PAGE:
Preacher: Book One [Review]

Preacher is not like anything I have ever read before. It is truly unique, especially for the time of its original publication, way back in 1995. The cover itself gives the reader a foreboding first impression, as it appropriately suggests the macabre nature of the story held within the pages of this book. This harrowing tale begins, like so many bizarre things, in Texas. The small-town preacher Jesse Custer, his tenacious ex-girlfriend Tulip, and the sharp-tongued Irish vampire, Cassidy, are discussing the events that have lead up to their current goal; The trio are searching for God.

Jesse, after experiencing some crises of faith, receives a great and terrible gift in the form of Genesis. This celestial being, borne of the forbidden love between an angel and a demon, devastates the small town of Annville upon arrival. It turns the preacher’s life inside out, and reveals to him many secrets of Heaven. The Heavenly Host are in a panic over the escape of Genesis, and so they resurrect the Saint of Killers, the primary antagonist of the series, to pursue Jesse and capture Genesis by any means necessary. Jesse quickly becomes Heaven and Earth’s most wanted.

During a run in with their Earthy pursuers, the gift of Genesis is revealed to Jesse as he makes commands with the power of God behind them. This allows the trio to escape. As Genesis continues to bond with Jesse’s soul, a divine mystery is revealed, giving the preacher cause to seek out answers. He sees his opportunity amidst another encounter with the Saint and the sheriff of Annville. He is familiarizing himself with the power Genesis gives him. He commands that the Saint summon those who sent him. At which point, one of the lesser angels of Heaven appears before them and drops a massive truth bomb: God has quit and left Heaven behind.

It is this event that sends Jesse and Company on their mission to find God, and hold Him responsible for His creation. At this point, Jesse uses Genesis to command the sheriff of Annville to “go fuck himself” essentially setting the tone for the rest of the story. To say that this book is dark is far too simple. Garth Ennis spins a yarn that gets progressively more grisly and sensational chapter by chapter. Particularly in regard to Jesse’s origin and upbringing.

 

“He’s got a soul so damn cold an’ rattlesnake mean, Satan himself threw him back outta Hell.”

 

The storytelling in Preacher is just incredible. This tale jolts the reader from zero to one hundred within the first few pages, and manages to keep that pace throughout. They layout does not follow the typical order one might see in most comics. The panels are not set into neat, straight-lined tiers. However, they still flow nicely from one to the next. There is no point at which the eye stumbles to find the next correct panel in the story. There are also many instances in which the art breaks through the panel borders, adding more dimension and drama to the page.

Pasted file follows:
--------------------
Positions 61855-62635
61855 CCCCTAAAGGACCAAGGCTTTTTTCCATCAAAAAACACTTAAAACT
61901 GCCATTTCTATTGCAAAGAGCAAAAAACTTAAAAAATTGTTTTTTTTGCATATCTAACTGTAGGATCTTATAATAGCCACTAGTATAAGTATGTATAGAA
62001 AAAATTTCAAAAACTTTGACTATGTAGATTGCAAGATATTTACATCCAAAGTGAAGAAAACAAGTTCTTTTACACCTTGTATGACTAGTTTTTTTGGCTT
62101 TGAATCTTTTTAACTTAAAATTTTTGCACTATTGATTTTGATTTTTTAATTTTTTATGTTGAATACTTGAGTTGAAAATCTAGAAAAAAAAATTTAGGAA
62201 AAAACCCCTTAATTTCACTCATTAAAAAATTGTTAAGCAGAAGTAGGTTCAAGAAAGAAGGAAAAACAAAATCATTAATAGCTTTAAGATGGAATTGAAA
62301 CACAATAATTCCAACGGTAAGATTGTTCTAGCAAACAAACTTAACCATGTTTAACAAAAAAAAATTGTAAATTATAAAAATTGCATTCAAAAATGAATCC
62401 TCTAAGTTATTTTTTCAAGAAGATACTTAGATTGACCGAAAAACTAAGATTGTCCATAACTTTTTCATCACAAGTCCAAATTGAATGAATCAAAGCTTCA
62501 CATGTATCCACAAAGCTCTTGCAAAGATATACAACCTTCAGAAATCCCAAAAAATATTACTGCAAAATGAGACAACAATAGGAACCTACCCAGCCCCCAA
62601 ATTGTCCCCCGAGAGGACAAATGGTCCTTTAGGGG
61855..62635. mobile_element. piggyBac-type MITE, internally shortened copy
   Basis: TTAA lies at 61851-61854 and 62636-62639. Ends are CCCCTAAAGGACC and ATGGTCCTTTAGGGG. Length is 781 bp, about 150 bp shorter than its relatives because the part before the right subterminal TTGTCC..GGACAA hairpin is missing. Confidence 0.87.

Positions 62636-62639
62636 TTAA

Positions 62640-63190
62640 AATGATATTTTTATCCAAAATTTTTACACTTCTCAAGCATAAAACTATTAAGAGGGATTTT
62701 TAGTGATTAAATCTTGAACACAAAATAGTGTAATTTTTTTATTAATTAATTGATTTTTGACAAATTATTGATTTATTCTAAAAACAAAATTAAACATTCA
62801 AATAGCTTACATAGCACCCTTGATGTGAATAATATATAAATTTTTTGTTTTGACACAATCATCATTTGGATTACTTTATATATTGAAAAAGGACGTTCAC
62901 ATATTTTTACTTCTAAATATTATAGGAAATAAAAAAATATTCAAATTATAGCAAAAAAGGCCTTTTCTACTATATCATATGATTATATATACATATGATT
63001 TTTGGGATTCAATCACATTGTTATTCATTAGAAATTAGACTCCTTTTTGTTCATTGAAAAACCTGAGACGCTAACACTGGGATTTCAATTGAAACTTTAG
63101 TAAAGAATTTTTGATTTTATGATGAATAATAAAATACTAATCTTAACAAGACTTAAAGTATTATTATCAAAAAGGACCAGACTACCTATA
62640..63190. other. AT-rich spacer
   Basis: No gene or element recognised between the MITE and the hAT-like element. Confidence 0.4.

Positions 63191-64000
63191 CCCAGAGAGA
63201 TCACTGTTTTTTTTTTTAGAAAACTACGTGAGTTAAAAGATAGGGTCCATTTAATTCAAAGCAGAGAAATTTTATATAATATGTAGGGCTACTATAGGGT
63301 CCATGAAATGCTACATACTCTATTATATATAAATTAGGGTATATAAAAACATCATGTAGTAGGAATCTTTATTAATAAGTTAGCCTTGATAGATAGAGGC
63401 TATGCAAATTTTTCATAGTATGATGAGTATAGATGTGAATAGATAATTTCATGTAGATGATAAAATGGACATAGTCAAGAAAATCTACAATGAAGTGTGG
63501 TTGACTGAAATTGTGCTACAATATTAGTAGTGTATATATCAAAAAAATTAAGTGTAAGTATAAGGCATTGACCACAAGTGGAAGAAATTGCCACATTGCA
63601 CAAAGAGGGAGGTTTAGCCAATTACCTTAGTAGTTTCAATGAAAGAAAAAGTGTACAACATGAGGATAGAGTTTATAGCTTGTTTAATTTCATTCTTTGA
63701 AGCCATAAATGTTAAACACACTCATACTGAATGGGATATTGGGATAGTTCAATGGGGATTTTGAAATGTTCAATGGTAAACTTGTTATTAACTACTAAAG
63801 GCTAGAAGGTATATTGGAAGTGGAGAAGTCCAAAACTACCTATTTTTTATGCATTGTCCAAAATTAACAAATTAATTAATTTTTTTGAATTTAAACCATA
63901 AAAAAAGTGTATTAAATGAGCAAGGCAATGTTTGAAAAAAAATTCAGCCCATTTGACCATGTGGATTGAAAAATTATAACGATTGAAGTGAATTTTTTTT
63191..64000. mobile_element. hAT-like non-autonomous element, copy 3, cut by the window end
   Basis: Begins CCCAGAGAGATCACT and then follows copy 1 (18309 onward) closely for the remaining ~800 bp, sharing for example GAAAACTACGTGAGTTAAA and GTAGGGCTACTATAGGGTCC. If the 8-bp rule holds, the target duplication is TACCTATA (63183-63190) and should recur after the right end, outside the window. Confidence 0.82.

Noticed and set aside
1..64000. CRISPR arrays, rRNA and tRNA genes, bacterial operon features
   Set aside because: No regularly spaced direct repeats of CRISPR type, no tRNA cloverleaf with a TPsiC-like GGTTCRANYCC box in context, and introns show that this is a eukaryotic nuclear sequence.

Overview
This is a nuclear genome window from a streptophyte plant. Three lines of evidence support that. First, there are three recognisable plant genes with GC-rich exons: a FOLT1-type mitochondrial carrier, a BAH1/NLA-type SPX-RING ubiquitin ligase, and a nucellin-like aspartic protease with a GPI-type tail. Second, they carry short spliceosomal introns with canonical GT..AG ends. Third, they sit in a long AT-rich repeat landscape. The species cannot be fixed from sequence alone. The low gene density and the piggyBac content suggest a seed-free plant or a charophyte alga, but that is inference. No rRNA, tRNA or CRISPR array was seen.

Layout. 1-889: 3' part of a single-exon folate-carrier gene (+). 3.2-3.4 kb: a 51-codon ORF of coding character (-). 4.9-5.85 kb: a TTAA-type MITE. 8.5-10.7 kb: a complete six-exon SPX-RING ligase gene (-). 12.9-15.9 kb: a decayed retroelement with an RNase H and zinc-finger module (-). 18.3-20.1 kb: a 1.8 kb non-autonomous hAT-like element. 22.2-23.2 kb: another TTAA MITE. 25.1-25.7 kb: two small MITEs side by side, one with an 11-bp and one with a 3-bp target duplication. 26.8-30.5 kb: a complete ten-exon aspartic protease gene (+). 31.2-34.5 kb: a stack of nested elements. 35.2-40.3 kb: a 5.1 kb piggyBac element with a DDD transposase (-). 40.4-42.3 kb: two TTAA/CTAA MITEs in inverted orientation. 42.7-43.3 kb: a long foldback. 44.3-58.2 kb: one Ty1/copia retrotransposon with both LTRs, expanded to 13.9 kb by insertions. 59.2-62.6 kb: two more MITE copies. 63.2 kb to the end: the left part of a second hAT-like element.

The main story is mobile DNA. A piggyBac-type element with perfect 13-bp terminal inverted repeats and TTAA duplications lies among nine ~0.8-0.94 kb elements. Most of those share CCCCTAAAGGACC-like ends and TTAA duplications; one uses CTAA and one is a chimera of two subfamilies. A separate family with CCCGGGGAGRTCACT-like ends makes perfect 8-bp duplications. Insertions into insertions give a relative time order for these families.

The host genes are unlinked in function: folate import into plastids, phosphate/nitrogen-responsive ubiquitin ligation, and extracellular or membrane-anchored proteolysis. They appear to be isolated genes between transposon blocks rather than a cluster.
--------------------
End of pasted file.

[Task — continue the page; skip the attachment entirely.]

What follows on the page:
The writing and the art blend together perfectly to set the mood for each portion of the story. Ennis writes simply but in such detail, that he familiarizes the reader with the characters easily. For the most part, characters feel fleshed-out and familiar. Particularly Jessie and Cassidy, but even supporting characters feel very well developed. I do hope, however, that both the characters of Tulip and the Saint are expanded upon as the series continues, as they both felt a little flat compared to other characters.

At first glance the art seems to be a little dated. The colors look a somewhat dull, consisting of many shades of blue and gray. However, as the story progresses it becomes clear that the subtle palate was completely intentional and only serves to add drama to the moments of action. In those instances, vivid shades of yellow and orange leap off of the page. Preacher is rife with violent moments which artist Steve Dillon, and colorists Matt Hollingsworth and Pamela Rambo portray beautifully.

Every aspect of this novel is genuinely entertaining from start to finish. In my opinion, it stands in a category of its own. It is dark and violent and crosses borders without feeling like it’s trying too hard. I have yet to read anything else like it. It has managed to retain its quality even after so many years since its original publication. However, I do think that some readers may miss out on an unforgettable read because the content is so different from traditional comic books, where heroes are heroes and villains are villains and the gray areas don’t dominate the narrative.

 

“There’s worse to come, I’m afraid.”

 

I first heard about this series when AMC released season one of Preacher. I watched and very much enjoyed the show, but I can see now that the plot is dramatically different from the original story. However, I believe that these differences only serve to complement one another. The show is good in its own right, it is smart and funny and even a little campy at times, but perfectly so. Personally, I’m looking forward to seeing where this story goes in both book two and season two. If I were to make up a scale on which to rate this volume, I would give it a solid 10 traumatic childhood events out of 10.

Anyone looking to get their hands on a copy of this masterpiece can easily find it on Amazon in digital format, paperback or hardcover for $10-$30. I picked up my copy at a local comic shop for $20, and conclude that these twelve chapters are memorable and well worth the investment.